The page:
Vietnam War Influence

Words: 1153
Pages: 5

The Vietnam War was by far the most unpopular American-involved war of the 20th century. From the harsh stories of war to the images shown on the television, the Vietnam War was, simply put, one of the most detested wars in 20th century American history. The Vietnam War created a questioning for US moral superiority and the United States’ status as a “rightful, freedom fighting country”. This created a new era of literature, where war protests were accompanied by overwhelming amounts of anti-war literary works.
A big part of the beginnings of the Vietnam War was the French Indochina war. This event took place from 1946 to 1954. “In late November 1946 French naval vessels bombarded Haiphong, causing several thousand civilian casualties; the
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On one side was North Vietnam which was supported by communist countries such as China and the Soviet Union, and on the other side was South Vietnam and supporting anti-communist countries, such as the United States and other members of the SEATO. “South Vietnam was backed by anti-communist countries and members of the South-East Asia Treaty Organization (SEATO) which included the United States, South Korea, Australia, the Philippines, New Zealand, Thailand, Khmer Republic (later overthrown by Khmer Rouge), Kingdom of Laos and Republic of China (Taiwan). North Vietnam was backed by the communist allies which included People’s Republic of China, Soviet Union, Pathet Lao (Laotian Communist insurgents), Khmer Rouge (Cambodian Communist insurgents) and North Korea.” (Passage 2) Instead of the main goal of the Vietnam War being the independence of Vietnam, the countries backing the North saw it as an opportunity to spread communism and the countries backing the South saw it as a war against the spread of communism. This was crucial for countries such as the Soviet Union, China, and the United States because they all have a past of conflicting ideals and government, and because of the Cold War that never ended. That being stated, the Vietnam War could be considered as a “proxy war” between the Soviet Union and the United States during the Cold …show more content…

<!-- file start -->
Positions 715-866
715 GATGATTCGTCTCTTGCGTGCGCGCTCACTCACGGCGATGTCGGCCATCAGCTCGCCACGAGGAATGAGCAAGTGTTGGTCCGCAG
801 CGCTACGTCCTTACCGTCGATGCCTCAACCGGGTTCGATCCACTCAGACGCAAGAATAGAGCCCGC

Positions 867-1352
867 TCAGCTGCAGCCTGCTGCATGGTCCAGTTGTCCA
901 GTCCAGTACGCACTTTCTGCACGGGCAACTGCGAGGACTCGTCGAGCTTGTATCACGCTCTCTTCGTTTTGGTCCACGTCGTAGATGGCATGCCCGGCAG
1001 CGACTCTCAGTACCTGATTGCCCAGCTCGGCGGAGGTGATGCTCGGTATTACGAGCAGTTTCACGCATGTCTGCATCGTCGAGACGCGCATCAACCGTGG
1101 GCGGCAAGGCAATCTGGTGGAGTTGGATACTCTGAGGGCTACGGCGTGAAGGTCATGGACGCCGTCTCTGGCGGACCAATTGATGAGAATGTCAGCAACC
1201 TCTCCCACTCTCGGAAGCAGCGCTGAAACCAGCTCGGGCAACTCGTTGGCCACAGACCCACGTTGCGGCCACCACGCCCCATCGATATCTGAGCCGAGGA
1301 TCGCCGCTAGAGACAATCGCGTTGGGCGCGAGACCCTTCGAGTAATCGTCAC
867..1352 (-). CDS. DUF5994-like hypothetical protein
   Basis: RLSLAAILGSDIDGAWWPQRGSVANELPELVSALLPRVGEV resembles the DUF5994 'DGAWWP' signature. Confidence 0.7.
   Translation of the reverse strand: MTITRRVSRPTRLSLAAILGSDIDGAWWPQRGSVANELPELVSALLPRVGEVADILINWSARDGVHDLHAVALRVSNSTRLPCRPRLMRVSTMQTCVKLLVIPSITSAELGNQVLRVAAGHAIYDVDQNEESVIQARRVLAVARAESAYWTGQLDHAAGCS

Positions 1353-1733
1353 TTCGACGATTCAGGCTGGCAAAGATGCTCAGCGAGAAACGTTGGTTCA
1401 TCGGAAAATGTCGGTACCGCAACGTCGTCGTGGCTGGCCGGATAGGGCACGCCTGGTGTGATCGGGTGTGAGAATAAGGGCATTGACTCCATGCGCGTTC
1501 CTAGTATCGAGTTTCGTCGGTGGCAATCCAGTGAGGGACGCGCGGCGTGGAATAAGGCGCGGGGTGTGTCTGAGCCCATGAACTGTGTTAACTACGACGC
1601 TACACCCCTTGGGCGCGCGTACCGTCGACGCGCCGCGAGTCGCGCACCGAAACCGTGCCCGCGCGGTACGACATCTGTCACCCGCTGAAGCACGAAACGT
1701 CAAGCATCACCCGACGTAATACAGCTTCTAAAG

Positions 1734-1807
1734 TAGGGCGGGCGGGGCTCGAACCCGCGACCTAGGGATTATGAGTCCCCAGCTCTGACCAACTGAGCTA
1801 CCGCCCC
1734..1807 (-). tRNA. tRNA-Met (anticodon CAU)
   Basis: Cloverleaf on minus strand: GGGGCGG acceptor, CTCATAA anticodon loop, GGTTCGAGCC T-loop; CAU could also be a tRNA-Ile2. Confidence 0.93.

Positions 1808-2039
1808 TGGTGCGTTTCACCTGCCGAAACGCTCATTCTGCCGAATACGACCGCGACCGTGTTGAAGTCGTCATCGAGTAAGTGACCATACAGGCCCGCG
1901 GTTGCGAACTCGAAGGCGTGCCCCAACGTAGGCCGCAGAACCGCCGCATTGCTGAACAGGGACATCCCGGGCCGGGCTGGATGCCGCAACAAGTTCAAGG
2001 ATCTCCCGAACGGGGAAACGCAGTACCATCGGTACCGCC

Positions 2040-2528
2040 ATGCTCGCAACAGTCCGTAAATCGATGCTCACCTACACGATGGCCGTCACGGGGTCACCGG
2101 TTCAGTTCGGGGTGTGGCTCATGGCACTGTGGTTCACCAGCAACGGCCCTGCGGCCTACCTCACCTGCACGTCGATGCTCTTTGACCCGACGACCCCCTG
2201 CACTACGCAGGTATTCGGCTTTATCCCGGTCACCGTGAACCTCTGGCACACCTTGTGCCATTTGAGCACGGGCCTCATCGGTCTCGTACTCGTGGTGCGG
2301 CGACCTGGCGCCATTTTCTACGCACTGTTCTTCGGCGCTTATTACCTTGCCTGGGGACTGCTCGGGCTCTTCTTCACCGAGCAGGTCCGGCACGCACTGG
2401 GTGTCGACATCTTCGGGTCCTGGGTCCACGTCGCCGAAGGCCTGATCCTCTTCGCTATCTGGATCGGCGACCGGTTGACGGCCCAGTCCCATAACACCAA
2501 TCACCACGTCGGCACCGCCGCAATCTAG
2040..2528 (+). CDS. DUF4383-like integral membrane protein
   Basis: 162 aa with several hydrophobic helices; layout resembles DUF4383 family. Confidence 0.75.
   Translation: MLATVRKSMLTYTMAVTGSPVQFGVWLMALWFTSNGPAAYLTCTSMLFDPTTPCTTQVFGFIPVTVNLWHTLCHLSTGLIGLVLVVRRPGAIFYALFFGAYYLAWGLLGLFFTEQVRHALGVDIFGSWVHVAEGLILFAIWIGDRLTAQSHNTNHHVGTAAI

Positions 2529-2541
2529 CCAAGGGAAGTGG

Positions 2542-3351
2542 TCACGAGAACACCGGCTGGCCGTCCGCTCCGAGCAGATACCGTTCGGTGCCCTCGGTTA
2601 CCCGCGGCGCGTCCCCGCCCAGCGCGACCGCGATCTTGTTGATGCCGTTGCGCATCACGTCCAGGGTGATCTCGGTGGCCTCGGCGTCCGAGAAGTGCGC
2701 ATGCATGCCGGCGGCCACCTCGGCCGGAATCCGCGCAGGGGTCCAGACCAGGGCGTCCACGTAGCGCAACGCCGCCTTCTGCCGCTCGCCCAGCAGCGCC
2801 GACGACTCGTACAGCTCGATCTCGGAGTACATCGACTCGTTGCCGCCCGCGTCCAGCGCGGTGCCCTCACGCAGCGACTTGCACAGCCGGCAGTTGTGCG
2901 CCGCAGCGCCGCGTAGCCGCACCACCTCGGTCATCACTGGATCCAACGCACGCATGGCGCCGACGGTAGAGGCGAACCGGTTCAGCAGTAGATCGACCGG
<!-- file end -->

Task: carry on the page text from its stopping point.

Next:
Soldier accounts, fiction novels depicting the war overseas and at home, and speeches were all created to protest the war. “Charming Billy” by Tim O’Brien is a piece of anti-war literature focused on the impact that the Vietnam war had on the soldiers that were there. The story follows Private First-Class Paul Berlin, and his internal struggle to make it out of the war alive and with his sanity intact. His platoon decided to take a break from walking, and Paul Berlin started to talk to a soldier named Toby about how Billy Boy, a fellow soldier, stepped on a mine and instead of being killed by the mine, he died of a heart attack. This must have triggered something in Paul, since he could not stop laughing. “The giggles were caught in his throat, drowning him in his own laughter: scared to death like Billy Boy.” (Passage 4) Since Paul was thinking about how unlikely it was for Billy to die of a heart attack in a war, he was stuck laughing in fear. This shows just how psychologically changed Paul was by Billy’s death, and how most veterans of the Vietnam War were psychologically affected in some way. Post-Traumatic Stress Disorder (PTSD) was first officially recognized as a mental disorder just five years after the conclusion of the Vietnam War. It is still reported that Vietnam veterans to this day suffer from PTSD as a result of the events witnessed in